Invisible Ink 9: Stacy Aumonier

Reading & Writing


There’s something twinkling and Christmassy and resolutely English about Stacy Aumonier. His ‘Extremely Entertaining Short Stories’ feel as if they should be read aloud by a roaring fire. Why is he so little known?

He was born near Regent’s Park into a family of craftsmen and artists in 1877, and reached 51 before dying of tuberculosis. During this time he wrote many short stories which should rightly be regarded as classics – but it didn’t happen. Worse, his work has vanished completely, and even collections of tales get his dates wrong. Yet John Galsworthy and Alfred Hitchcock were admirers of his page-turning style, his way with suspense, his wit, humanity and lightness of touch. He was described as ‘never heavy, never boring, never really trivial.’

The more I heard about Aumonier, the more I began to suspect I was the subject of a hoax. Did he really come from an entire family of sculptors? What was his Tutankhamun connection? Could he actually have married a concert pianist called Gertrude Peppercorn? He certainly wrote a novel about a wartime family, ‘The Querrils’, and a book called ‘Odd Fish’, about the eccentric residents of a London street. He sat for rather a lot of paintings in the National Portrait Gallery, which usually show him in dressed for dinner. He wrote enough suspense to draw the attention of Hitchcock, who filmed television versions of some of his stories.

Beyond this, the trail disappears. And yet his reputation doggedly persists.

Phaeton, who most recently revived his tales, say ‘the more we probed into his background, the more we liked him.’ In the 1920s, he became unrivalled as a short story writer.

In one of his most famous tales, ‘Miss Bracegirdle Does Her Duty’, the shy, untraveled heroine winds up underneath a dead stranger’s bed in a French hotel room. In ‘A Source Of Irritation’, an elderly farmer is kidnapped by an enemy pilot who crashes in his field. In ‘Where Was Wych Street?’ an argument in a pub escalates into a full-blown siege.

Aumonier wrote about idiosyncratic people being pushed to conform and bucking their fate, and like O Henry and Saki, was capable of condensing a life into a few pages. When he was fatally diagnosed, he wrote ‘The Thrill Of Being Ill’, in which he says ‘You become subtly aware of the change in attitude in the manner of certain people…you have become dramatically a centre of interest.’ It takes a certain courage to continue finding pleasures at such a time.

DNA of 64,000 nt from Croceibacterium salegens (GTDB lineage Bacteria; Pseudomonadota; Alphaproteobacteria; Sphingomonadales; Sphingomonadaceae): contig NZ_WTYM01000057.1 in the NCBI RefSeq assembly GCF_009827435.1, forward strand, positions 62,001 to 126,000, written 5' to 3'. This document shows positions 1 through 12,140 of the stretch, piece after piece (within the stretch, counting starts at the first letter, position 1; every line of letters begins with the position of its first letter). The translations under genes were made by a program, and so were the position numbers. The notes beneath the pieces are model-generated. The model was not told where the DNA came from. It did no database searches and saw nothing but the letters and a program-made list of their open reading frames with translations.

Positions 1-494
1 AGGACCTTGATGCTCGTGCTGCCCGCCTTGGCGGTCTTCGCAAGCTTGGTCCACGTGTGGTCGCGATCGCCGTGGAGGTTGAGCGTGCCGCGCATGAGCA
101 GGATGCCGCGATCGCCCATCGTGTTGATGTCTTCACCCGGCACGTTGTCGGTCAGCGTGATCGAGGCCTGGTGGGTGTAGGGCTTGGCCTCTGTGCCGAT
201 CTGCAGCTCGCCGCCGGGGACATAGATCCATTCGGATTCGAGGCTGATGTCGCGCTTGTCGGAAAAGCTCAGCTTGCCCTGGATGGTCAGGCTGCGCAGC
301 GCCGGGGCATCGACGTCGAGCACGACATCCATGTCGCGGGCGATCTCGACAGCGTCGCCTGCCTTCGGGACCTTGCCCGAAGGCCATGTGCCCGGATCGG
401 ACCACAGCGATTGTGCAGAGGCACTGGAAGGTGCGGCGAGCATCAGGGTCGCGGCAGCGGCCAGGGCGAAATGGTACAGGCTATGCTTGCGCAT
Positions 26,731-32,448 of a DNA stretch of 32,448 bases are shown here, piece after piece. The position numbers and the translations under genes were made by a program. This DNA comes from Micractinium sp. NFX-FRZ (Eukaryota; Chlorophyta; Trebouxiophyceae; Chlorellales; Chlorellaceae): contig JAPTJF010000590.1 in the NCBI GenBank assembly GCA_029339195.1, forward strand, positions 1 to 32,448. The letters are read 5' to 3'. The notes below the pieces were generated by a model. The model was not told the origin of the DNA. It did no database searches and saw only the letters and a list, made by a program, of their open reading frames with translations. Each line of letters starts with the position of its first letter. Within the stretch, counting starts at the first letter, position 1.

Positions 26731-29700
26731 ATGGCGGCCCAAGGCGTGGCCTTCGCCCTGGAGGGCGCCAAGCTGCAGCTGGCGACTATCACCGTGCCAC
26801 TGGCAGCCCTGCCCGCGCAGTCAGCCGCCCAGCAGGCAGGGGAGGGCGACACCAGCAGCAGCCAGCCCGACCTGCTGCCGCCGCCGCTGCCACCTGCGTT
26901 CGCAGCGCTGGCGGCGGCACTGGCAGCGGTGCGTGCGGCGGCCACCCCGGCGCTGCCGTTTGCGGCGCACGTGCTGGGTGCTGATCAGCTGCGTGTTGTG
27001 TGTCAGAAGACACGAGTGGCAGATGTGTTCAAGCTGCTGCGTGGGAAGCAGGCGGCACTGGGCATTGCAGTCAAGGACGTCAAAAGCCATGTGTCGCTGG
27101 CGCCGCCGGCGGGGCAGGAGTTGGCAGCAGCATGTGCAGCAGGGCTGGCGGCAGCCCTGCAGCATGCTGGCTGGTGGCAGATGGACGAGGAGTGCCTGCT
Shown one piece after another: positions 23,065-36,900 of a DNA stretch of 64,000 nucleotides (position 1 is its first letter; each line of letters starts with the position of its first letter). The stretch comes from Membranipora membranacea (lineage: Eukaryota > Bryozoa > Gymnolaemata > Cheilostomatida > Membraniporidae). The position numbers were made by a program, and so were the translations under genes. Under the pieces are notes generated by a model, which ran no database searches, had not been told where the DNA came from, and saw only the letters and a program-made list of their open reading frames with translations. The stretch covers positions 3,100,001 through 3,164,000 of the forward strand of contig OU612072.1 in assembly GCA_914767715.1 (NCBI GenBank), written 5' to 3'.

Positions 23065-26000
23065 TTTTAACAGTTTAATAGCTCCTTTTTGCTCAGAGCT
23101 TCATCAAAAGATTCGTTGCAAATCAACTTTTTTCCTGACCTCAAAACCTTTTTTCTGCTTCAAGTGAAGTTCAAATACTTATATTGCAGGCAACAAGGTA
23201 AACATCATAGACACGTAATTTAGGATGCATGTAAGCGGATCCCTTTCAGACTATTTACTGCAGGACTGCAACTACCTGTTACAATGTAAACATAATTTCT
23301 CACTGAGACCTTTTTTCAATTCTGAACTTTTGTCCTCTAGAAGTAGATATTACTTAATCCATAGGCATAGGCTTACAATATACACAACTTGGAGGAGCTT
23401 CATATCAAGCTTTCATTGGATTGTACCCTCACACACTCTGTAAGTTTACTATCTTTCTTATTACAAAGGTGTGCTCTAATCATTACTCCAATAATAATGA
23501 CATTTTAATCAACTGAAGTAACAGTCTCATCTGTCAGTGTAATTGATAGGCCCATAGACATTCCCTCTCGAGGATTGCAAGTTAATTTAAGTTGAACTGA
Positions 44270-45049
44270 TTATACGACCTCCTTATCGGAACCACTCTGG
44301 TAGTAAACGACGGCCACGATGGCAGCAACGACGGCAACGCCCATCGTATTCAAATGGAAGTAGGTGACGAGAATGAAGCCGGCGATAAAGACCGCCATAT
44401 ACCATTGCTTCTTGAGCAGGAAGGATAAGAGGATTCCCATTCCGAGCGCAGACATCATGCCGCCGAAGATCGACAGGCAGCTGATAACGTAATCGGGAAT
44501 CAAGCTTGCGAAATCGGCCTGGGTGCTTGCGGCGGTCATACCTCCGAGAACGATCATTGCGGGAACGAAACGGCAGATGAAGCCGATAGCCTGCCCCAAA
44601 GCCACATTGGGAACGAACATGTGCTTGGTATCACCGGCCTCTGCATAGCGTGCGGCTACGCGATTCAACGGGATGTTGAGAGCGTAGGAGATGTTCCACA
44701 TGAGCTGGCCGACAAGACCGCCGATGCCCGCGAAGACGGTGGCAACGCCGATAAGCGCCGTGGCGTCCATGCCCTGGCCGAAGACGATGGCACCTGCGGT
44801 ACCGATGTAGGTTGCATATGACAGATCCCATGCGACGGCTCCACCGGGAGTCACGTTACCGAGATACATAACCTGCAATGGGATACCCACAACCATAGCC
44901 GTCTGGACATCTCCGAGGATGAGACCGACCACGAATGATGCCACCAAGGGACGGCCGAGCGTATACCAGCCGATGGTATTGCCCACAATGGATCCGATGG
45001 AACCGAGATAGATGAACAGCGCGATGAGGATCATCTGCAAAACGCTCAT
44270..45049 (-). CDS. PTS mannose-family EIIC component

Here’s one of his epithets for you: ‘One lives everything down in time.’ He’s worth seeking out.

7 comments on “Invisible Ink 9: Stacy Aumonier”

  1. Jo W says:

    He sounds a fascinating read. I have added his name to my list of books to find.

  2. Wayne Mook says:

    Another one to add to the list, cheers Admin. Oddly enough I picked up the complete works of JM Barrie not long ago(Kindle, it’s makes a search of your books easier.) and he mentions Aumonier in ‘The Greenwood Hat’ and ‘Where was Wych Street?’ in particular. He even states “one of the best, as Mr Galsworthy has pointed out, of all writers of short stories.” So he was certainly well known in his day. Although Barrie was accused of exaggeration especially in this book.

    Did a search on Gutenberg, the only thing on there is that he is in THE BEST BRITISH SHORT STORIES OF 1922 EDITED BY EDWARD J. O’BRIEN AND JOHN COURNOS, the book is dedicated to him and ‘Where Was Wych Street?’ is the tale that appears, said to have first appeared in The Strand Magazine and The Saturday Evening Post in 1921 & 1922.

    He is new to me as, Jo says another for the list.


  3. Wayne Mook says:

    Adim – was looking something up and came across a film based on your short story The Master Builder called Through the Eyes of a Killer, it is a TV movie. In short, have you seen it? and is it worth tracking down.


  4. admin says:

    I have a copy – it stars Tippi Hedren – but I’ve never been able to bring myself to watch it!

  5. Davem says:

    Many thanks for this, just downloaded the book

  6. Helen Martin says:

    Will have to look for this gentleman. Is it possible that Where was Wych Street was the inspiration for the Abbot & Costello routine Who’s on First?

  7. Wayne Mook says:

    Cheers Admin.

    I will have a look for reviews and such before tracking this down.


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